Murder occurs when one human being unlawfully kills another human being. See Homicide. The precise legal definition of murder varies by jurisdiction. Most states distinguish between different degrees of murder. Some other states base their murder laws on the Model Penal Code.
Background: Common Law Murder
At common law, murder was defined as killing another human being with malice aforethought. Malice aforethought is a legal term of art, that encompasses the following types of murder:
- "Intent-to-kill murder"
- "Grievous-bodily-harm murder" - Killing someone in an attack intended to cause them grievous bodily harm. For example, if the defendant fatally stabbed the victom, even if the defendant only intended to wound the victim, the defendant would still be liable for murder.
- "Felony-murder" - Killing someone while in the process of committing a felony. Note that at common law, there were few felonies, and all carried the death penalty. For example, at common law, robbery was a felony. So if a robber accidentally killed someone during a robbery, the robber could be executed.
- "Depraved heart murder" - Killing someone in a way that demonstrates a callous disregard for the value of human life. For example, if a person intentionally fires a gun into a crowded room, and someone dies, the person could be convicted of depraved heart murder.
These definitions are valuable because they inform subsequent reforms of American murder law.
The Pennsylvania Method
The Pennsylvania Method is a catch-all term for systems of classifying murder by degree. Certain, specified types of murder were first-degree murder, and carried the death penalty. All other types of murder were second-degree murder, which did not carry the death penalty.
First-Degree Murder includes:
- Willful, deliberate, and premeditated murder.
- Particularly heinous types of murder. For example, in the original Pennsylvania statute, this included poisoning and lying in wait to kill someone by ambush.
- Felony-murder, but only for certain listed felonies. For example, in the original Pennsylvania statute, the only eligible felonies were arson, rape, robbery, and burglary.
At present, most states either use the Pennsylvania Method or a similar method to categorize murder.
Defining "Premeditation": A Look at Several States
Most jurisdictions which still use the "First-Degree Murder" distinction will typically require premeditation as an essential element in order for the defendant to be held liable for murder. However, jurisdictions will differ as to how they describe "premeditated."
In West Virginia and Virginia, their state legislatures have defined “premeditated” as “knowing and intentional.” This definition allows the premeditation standard to be met quite easily, without any prior planning. As such, this definition has been criticized by some legal analysts. State v Guthrie (1995) furthered this confusion, as the court in that case ruled that "premeditated" refers to any interval of time between the defendant's forming of intent and the defendant's execution. The court found that any amount of time which passes allows the defendant to be conscious of his actions, without a stated requisite amount of time prior to the murder.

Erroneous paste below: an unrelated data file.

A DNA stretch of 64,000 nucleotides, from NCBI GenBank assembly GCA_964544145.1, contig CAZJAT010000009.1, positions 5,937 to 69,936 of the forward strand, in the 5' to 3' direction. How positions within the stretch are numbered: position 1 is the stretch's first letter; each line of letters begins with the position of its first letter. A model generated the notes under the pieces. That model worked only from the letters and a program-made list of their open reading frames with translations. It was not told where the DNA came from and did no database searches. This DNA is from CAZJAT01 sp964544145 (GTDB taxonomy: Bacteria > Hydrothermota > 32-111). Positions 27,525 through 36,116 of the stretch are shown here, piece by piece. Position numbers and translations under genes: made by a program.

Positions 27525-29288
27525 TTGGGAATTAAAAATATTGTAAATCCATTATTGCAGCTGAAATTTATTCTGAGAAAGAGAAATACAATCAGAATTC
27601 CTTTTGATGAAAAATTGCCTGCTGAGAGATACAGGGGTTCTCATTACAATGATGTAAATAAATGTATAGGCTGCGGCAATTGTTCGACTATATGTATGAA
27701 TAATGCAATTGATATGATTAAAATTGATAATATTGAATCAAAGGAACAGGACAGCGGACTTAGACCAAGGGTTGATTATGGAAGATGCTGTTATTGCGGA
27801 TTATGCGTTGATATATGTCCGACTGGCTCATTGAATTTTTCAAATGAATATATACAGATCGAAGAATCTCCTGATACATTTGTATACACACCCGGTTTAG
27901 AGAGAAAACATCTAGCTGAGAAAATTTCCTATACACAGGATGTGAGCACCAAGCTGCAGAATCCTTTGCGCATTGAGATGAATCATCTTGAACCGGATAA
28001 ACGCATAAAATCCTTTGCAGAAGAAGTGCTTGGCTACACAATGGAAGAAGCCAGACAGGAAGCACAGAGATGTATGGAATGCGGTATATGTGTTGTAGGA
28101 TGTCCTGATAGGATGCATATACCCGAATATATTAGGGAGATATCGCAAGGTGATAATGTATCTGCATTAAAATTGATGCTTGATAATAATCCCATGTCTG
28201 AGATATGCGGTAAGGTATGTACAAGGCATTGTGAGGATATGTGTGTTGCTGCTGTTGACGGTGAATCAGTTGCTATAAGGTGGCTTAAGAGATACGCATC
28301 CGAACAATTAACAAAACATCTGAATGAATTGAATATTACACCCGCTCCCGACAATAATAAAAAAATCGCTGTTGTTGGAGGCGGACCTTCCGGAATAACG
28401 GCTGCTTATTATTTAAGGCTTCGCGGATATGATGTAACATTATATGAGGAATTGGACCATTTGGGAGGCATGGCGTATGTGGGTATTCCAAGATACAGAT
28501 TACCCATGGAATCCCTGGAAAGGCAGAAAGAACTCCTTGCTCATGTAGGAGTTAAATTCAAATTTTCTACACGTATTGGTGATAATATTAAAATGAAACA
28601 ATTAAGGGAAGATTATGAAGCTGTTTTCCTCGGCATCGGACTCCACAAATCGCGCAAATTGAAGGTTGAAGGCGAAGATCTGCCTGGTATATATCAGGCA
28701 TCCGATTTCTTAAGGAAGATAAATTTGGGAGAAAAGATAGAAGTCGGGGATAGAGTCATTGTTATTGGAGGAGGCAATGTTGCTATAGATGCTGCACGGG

Kansas had a similarly confusing definition for "premeditation," and the state legislature tried to remedy the confusion. Kansas now requires time between planning and, but there is no specification for how much time needs to pass. As such, juries may still face confusion as to what adequately constitutes premeditation.
New York, possibly in observance of the confusion over "premeditation," has abandoned premeditation altogether as the test for first degree murder. Instead New York only charges the defendant with first degree murder when the defendant kills a police officer, kills a trial witness, or kills through terroristic acts.
Iowa uses an either-or approach. The state applies the New York rule for first degree murder, but it also allows courts to use a pre-meditation standard for first-degree murder if the court chooses to do so.
Some state legislatures have looked at their courts’ uses of “pre-meditated,” and have elected to override those courts through legislation to clear up any confusion that juries may exhibit with regard to the term. For example, Ohio's first degree murder statute now uses “prior calculation and design” as the test for 1st degree murder instead of “pre-meditated,” although it is unclear as to whether this alleviates confusion caused by "premeditation."
The Model Penal Code
The Model Penal Code moved away from the traditional common law approach to murder, which typically involved "malice." Under the Model Penal Code, the following constitute murder:
- Purposefully or knowingly killing another human being. This functions much the same as the common law rule against intentional murder.
- Killing another human being in circumstances showing extreme recklessness. This functions much the same as the common law's depraved heart murder rule.
- Felony-murder. The Model Penal Code disfavors but does not eliminate applying the death penalty for killings that occur during the commission of a felony. Instead of framing the rule as a felony-murder rule, it creates a rebuttable presumption that killings which occur during the commission of listed dangerous felonies show extreme recklessness for purposes of the code's other murder provisions.